How to disable system apps without root on android

Android OEMs and if you’re in the US or a similar place, the network carriers, love putting their apps and services (you know, free hardware, free games, free cloud storage, etc.) that only annoy you each time you see them and know they can’t be removed. Maybe they think their devices are a little too perfect and they include the bloatware on devices so that you have something to complain about. After all, pre-installed bloatware is almost always completely useless, making strange assumptions about the user’s intentions and slowing performance.

While it may not be as bad as the Lenovo Superfish malware debacle, Android bloatware is an issue. We know if you have a rooted device, you have several ways and apps to remove whatever you want and the possibilities are almost endless. But most users don’t have that luxury. Good news for them because somebody was indeed thinking about them as well. This is thanks to a Debloater tool, developed by XDA Developer regular gatesjunior.

This Debloater lets you block any preinstalled apps on your device, reducing the impact of bloatware. Should you wish to remove them completely, however, the device will need to be rooted.

This method only works for devices running Android 4.4 Kitkat or above. Others will need to be rooted and if you are rooted, kind of makes this pointless doesn’t it?  Ensure that you have Unknown Sources checked under Settings > Security, and that the correct drivers for your device are installed on your computer. And if you face issues try using a USB 2.0 port rather than USB 3.0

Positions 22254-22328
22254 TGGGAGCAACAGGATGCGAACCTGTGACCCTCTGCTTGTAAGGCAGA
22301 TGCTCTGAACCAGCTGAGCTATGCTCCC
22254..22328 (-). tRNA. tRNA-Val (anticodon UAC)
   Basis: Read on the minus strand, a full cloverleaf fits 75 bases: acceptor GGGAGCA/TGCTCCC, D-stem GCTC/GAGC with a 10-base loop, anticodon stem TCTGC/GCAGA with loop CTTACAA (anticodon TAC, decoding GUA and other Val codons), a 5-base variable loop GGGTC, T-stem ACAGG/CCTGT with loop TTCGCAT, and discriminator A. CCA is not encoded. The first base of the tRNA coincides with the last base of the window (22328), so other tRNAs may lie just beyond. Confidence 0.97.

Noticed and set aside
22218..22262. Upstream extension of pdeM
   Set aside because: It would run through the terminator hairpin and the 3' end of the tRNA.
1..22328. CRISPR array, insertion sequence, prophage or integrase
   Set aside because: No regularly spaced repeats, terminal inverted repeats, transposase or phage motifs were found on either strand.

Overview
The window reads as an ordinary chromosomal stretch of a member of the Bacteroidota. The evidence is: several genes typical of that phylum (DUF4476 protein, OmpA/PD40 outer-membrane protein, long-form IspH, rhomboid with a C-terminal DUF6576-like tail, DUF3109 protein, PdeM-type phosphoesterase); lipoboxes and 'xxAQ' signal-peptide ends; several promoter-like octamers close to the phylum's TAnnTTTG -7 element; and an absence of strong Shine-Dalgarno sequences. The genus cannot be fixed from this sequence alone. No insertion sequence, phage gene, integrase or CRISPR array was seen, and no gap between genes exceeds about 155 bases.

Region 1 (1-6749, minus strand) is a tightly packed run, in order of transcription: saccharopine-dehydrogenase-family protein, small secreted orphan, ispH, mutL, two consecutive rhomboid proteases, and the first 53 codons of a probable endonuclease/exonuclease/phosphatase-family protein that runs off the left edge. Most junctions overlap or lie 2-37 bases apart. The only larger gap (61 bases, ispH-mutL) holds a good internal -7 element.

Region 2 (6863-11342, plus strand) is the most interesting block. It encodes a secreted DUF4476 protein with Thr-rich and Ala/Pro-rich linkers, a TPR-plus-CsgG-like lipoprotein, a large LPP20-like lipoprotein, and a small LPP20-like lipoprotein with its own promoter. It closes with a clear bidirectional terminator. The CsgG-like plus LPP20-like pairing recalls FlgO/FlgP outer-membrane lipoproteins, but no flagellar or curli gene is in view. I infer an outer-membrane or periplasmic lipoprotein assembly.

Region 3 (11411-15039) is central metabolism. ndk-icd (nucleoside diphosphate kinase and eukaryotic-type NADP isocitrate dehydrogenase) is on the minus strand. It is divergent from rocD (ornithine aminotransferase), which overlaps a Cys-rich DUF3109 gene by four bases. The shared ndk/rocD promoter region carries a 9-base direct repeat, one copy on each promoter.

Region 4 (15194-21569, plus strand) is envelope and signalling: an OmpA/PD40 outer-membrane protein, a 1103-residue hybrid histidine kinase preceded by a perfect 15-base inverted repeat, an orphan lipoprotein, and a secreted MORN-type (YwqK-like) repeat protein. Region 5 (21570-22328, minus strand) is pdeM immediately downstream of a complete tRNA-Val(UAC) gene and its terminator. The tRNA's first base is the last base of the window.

How to use the Debloater to block system apps?

Get started by downloading the Debloater tool, take care to choose the most recent version. Visit the original XDA thread if you’re interested in more details.

1. First connect your Android device to your PC via USB and install the drivers. Once you’ve done this, install the Debloater.

2. Next activate USB debugging on Android, by opening Settings > Developer Options.

3. If Developer Options isn’t available, tap About device, then tap Build number several times in order to activate “developer mode.” It should tell you “you are now a developer” within eight taps which will add the Developer Options menu item.

4. Check the box and take the time to read the resulting message and confirm the action. Wait a moment, and then confirm the RSA key fingerprint from your PC too, checking the Always allow from this computer box to keep things stable.

muo-android-debloater-usbdebuug.png

5. Now  launch the Application and it will automatically Load the Apps Installed on your Android smartphone and you may see a notice about what sort of app deletion your device supports.

muo-android-debloater-block.png

6. With this confirmed and Debloater running, look in the lower left corner to confirm Device Connected and Sync are both active. This is indicated with a green disc against each label.

7. You’ll need to distinguish between the apps you’ve installed and those that were preinstalled, so take your time before you delete anything.

When you have found the files you want to block, select them using the checkbox on the left and then Apply. The app will begin blocking the APK files you no longer want, debloating your device in the process.

To repeat the process with other files, simply click Read Device Packages again to repeat the process. Remember to check your device to confirm that the bloatware has been blocked. You’ll know this has happened as it will not be visible in your app drawer.

Meanwhile, if you have difficulty finding the APK file or package name that you wish to delete, use the filter search box. For instance, if I wanted to find the Amazon Kindle APK, I’d enter “kindle”, and Debloater will quickly filter out all APK files except the one with “kindle” in the name.

If you make a mistake blocking bloatware packages, click the UnBlock All Packages option. Check the video below for further details, including how to use Debloater on a rooted device.

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